Planning Your College Career
A useful site for planning your college career: Academic Advising Services
Keep your end goals in mind with the Career Center!
Keep in mind that about 1/3 of your courses are in your major, 1/3 are your Liberal Arts Core requirements, and about 1/3 (yes 1/3!) are of your choosing! So choose wisely. You can 'spend' that 1/3 in a few ways:
1) Frantically (or lethargically) take whatever is open the whole time you are here. Result--a wide mix of classes.
2) Take what you enjoy and find interesting. Result--you've gained a lot of knowledge and fun experiences.
3) Create an emphasis. In other words, strategically choose those classes to demonstrate a coherent and cohesive interest that you have either for your personal or future professional life. Result (especially if #3 also happens to be #2)--a valuable (and marketable) way to prepare yourself for your future.
Some Possible Emphases (more in development)
Psychology & Law
What About Minors and Double Majors?
Minors and majors serve to differentiate your coursework experience from others who don't have a minor or double major. They should reflect your interests and ideally complement one another and thus demonstrate a particular knowledge base and skill level that you have.
You may find that doing #2 or #3 above will get you a minor if you do a little bit of planning.
Particularly if you are planning on attending graduate school, a high GPA is more important than having a minor or double major. If you can add a minor or double major and not have it affect your GPA--go for it. If it proves too much, you should consider staying with a single major and getting the highest GPA possible for you.
Choosing Classes in the Major
Use the Psychology Department website.
Use our course description site for an easy-to-understand, color coded way of deciding on classes.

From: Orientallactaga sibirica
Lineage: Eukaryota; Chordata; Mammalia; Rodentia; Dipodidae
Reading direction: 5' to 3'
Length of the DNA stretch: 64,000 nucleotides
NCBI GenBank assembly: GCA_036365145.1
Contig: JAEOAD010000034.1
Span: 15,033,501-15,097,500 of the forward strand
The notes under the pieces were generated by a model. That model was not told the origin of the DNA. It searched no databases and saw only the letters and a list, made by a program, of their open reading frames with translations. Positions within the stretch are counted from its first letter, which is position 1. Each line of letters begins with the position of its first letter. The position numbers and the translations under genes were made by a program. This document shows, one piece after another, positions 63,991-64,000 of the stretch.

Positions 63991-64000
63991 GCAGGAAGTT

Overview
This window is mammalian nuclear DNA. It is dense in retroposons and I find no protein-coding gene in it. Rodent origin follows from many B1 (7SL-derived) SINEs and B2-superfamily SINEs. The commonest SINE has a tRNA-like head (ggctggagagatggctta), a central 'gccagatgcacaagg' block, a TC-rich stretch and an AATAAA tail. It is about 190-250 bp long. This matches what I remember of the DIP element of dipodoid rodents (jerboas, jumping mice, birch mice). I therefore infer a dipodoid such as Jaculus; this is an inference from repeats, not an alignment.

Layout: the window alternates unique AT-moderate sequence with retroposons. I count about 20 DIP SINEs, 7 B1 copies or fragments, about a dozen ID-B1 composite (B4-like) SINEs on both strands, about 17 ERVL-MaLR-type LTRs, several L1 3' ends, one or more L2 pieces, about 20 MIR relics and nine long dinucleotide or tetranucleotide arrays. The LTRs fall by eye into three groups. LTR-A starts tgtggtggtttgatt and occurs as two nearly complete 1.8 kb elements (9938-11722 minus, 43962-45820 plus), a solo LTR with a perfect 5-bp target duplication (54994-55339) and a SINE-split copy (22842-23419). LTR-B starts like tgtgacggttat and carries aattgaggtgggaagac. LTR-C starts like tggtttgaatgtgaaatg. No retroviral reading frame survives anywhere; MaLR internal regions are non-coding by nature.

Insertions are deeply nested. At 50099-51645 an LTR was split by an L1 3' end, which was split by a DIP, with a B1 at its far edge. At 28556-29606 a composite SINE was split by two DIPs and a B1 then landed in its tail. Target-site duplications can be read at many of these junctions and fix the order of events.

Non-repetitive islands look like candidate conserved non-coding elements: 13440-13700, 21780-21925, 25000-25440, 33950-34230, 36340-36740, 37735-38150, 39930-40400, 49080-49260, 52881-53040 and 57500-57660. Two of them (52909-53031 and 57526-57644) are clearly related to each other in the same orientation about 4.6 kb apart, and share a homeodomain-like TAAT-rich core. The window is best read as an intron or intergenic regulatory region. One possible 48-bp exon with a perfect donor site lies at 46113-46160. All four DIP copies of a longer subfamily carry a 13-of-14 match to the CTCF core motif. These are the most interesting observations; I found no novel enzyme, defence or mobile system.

UNI Academic Advising Home Page
Professional Skills Gained Outside the Classroom
There are some skills you can't get in the classroom: some you have to seek out on your own. These skills will serve you well whether your plan to go to graduate school, or onto a career.
By the time you graduate you should make sure that you:
Write a vita (an academic resume)
Have TA'd a course (Practicum in Teaching Psychology 400-192g)
Are a member of a laboratory or at least have been a research assistant (Research Experience in Psychology 400-193g)
Attended a research conference
Presented at a research conference (your Advisor, or research experience supervisor can direct you. One local one is the CSBS Student Research Conference.
Not required, but good experience: creating a professional webpage http://www.psychologicalscience.org/jobs/career/proweb.html
A Suggested Timeline
This is an optimal timeline. Your own schedule, interests and drive will determine how quickly you are able to jump on this timeline, in large part determined by when you settle on Psychology as a Major.
Freshman Year--Take Introductory Psychology and 2 "green" courses (see course description site). Join the Psychology Club
Sophomore Year--Start shopping around for labs. Review professors' websites, talk to them, offer to help out. Become a prospective major. If you weren't able to take your 2 green courses last year, take them this year. You need intro and 2 green classes before you can declare the major and take Research Methods where you will learn about how to conduct research in psychology and write your own research proposal.
Junior Year--Declare the major. Take Research Methods, then Statistics. Then work on the other Psych requirements. Be actively involved in a Lab. TA a course. Write a vita. Attend a research conference.
Summer--(If you are interested in Grad School) Study for the GRE and start researching schools to apply to. If you the schools you are applying to require the Psychology Subject Test, go here. http://www.kaptest.com/repository/templates/Lev2InitDroplet.jhtml?_lev2Parent=/www/KapTest/docs/repository/content/Psychology&source=kap_home
Practice GRE Test
Senior Year--Take GRE (in the Fall). Take Subject GRE if required by schools you are applying to. Ask professors to write letters of recommendation for you. Apply to schools, work in the lab, present at a research conference. Attend UNI Job Fair.
Applying to Graduate School in Psychology
Andy Gilpin's Advising Page
See Other Helpful Links